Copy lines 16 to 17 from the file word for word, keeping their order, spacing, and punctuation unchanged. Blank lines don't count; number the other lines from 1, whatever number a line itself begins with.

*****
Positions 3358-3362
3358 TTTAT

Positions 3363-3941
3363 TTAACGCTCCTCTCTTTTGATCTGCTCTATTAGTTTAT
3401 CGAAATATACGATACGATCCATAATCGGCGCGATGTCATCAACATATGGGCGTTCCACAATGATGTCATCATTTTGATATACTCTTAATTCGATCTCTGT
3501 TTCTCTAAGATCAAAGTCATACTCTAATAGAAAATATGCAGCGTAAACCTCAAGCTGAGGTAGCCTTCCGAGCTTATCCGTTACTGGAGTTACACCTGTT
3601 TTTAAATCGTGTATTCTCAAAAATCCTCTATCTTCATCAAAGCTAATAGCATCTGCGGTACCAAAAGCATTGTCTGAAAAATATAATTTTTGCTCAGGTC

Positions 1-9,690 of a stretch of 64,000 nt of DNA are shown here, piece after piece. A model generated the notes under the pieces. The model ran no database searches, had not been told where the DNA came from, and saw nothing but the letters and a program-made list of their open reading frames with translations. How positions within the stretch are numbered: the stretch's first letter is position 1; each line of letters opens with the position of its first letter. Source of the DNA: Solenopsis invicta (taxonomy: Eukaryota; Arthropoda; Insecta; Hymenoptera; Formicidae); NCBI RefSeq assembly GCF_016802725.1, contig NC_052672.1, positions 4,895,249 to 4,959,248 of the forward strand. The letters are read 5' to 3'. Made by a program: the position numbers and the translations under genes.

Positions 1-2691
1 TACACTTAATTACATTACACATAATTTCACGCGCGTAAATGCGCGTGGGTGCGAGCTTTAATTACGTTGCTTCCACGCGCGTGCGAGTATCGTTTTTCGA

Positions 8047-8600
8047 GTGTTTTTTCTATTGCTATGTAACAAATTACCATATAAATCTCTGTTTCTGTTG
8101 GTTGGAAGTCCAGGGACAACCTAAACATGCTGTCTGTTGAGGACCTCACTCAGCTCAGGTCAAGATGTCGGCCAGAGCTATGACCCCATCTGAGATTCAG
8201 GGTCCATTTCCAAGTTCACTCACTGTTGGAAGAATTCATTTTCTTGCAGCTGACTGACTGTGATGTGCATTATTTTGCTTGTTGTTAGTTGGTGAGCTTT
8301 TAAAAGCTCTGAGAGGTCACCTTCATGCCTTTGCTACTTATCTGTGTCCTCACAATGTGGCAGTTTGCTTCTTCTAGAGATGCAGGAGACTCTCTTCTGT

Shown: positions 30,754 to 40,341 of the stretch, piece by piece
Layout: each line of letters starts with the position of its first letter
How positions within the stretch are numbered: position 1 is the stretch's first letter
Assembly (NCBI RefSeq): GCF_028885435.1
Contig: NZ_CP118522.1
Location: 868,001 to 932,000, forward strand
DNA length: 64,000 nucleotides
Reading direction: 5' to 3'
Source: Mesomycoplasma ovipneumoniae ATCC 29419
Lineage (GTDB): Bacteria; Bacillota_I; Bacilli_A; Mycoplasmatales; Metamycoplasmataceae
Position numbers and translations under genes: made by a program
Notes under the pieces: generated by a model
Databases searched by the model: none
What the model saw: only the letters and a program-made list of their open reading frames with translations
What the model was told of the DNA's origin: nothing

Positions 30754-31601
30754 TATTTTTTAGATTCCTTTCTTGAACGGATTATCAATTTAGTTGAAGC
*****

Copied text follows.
Shown: positions 30,754 to 40,341 of the stretch, piece by piece
Layout: each line of letters starts with the position of its first letter